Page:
Q&A: Darryl Culley, President, Emergency Management Group
By Canadian Security StaffSecurity Resources emroundtable
Has the pandemic raised the stakes for emergency management and boosted investment?
Governments, in particular, have invested heavily in the pandemic response, as well as post-pandemic preparation, in the event of something happening in the future.
What we have to realize is that, although this was a major event, you know four million people in Canada have had COVID since the beginning of the event — 48,000 Canadians have died — that this was not the worst-case scenario.
If we look at the Spanish flu, and how it impacted a younger generation, when we look at COVID, it affected the really young and it affected the elderly, and those with health conditions primarily. Not that everyone didn’t get it, but when we look at where the deaths were and the most severe illnesses were.
Worst-case scenario, if we go back to the Spanish flu again, that attacked primarily people between 15 and 30 years old and was a major disruption in not just the society, but a whole generation was devastated through the deaths.
So it had a, you know, a greater impact on the economy and that sort of thing, per capita. And I don’t want to minimize the illnesses people went through or the deaths. But I’m hoping that organizations don’t say, “Hey, this is as bad as it can get. We’re prepared, because we got through it once.”
And that includes governments. There is the potential for something more severe, and we need to be prepared for it. Has it opened the eyes of the population and the government in turn? Absolutely.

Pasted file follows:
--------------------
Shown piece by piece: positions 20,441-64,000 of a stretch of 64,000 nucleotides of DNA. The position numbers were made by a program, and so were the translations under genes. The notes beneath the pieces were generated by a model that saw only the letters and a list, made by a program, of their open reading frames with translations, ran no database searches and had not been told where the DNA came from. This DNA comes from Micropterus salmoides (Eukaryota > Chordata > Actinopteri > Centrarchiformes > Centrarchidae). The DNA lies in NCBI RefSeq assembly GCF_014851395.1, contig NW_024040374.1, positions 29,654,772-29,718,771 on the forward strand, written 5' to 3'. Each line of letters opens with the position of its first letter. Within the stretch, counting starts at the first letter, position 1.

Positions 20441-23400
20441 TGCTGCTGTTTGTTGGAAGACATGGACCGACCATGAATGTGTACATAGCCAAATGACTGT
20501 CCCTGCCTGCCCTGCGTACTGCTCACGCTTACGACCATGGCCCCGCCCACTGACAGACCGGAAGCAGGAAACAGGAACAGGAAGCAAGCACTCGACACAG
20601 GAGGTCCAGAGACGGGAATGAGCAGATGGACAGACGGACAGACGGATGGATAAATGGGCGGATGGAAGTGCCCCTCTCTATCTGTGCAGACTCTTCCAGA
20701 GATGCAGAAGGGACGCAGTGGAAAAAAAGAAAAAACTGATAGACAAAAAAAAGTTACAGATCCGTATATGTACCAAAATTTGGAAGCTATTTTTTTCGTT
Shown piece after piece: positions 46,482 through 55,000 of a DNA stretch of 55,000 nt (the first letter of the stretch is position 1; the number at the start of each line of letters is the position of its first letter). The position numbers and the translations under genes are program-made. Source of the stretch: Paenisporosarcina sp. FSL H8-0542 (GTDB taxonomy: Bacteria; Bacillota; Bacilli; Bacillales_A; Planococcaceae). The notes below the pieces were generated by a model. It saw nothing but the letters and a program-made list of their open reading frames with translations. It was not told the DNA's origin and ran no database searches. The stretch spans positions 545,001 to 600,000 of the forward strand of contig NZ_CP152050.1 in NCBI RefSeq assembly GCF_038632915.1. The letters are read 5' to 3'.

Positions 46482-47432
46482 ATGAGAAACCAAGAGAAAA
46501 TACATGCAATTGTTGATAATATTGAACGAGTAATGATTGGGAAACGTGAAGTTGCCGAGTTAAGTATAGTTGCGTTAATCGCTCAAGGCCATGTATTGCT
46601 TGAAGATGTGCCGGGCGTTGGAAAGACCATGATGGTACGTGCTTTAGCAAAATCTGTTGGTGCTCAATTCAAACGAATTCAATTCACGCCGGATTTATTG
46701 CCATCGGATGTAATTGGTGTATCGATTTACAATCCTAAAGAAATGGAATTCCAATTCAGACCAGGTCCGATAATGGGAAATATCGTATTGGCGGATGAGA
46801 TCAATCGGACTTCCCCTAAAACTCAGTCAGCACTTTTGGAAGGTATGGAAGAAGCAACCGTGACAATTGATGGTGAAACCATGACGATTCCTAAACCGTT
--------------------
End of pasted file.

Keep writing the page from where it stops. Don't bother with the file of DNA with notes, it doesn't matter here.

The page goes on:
Following SARS, which primarily affected Ontario and part of British Columbia, there was investment into pandemic planning. And we were actively involved in a number of clients in developing pandemic plans back in the years after that.
By 2010, you know, the memory was gone. People, were … the last thing they wanted to talk about was pandemics. So it takes an event to get people focused, to get governments invested, to get organizations prepared to start planning for it.
What is the best way to engage your organization or C-suite when it comes to emergency management planning and response?
It’s a very challenging question, on how do we reach the C suite? Because as emergency managers, we’re always going into the room talking doom and gloom, right?
We’re always looking at what are the risks? You know, we do a hazard risk and vulnerability analysis. So we’re looking at what are the risks? What are their hazards? What are their vulnerabilities?
And so they’re always hearing that negative component, as opposed to what are the good things that are happening.
And so, to better engage the C-suite, we need to be talking about our value. How, you know, when something has been successful. And prevention or mitigation, how did that benefit the company? How did that provide savings for the company? What are the benefits of emergency preparedness as opposed to “If you don’t do this, there’s going to be a lot of risk.”
Sometimes it takes that significant incident to actually get you into the office or in front of the executive team. As emergency managers we need to be, as opposed to being reactionary, we need to be giving them short little bits and bites. Get in front of them five minutes a month, and say, “Here’s what we’re doing. Here’s the successes. And here’s the areas that we’re struggling in.”
And then, just leave it with them. And build that up, five minutes a month, so that they don’t forget you’re there.
The other thing that I think emergency managers should be doing is, particularly in larger organizations, where you’re just one of a thousand or thousands of employees, is be giving your card to those executives and saying, “I’m your solver.”
“As the emergency manager, I’m here to identify issues and solve them. And that’s the strength of our department. And so if you have any questions, any concerns, give us a call, make sure I’m on your speed dial.”
While I’m trying to project, you know, try to be positive, what we do deal with are the risks. And we are a cost that I don’t want to say is non productive, but is seen as non productive. We’re seen as a cost centre as opposed to a revenue generating centre. And that’s why emergency managers really have to focus on what are the benefits for the company.
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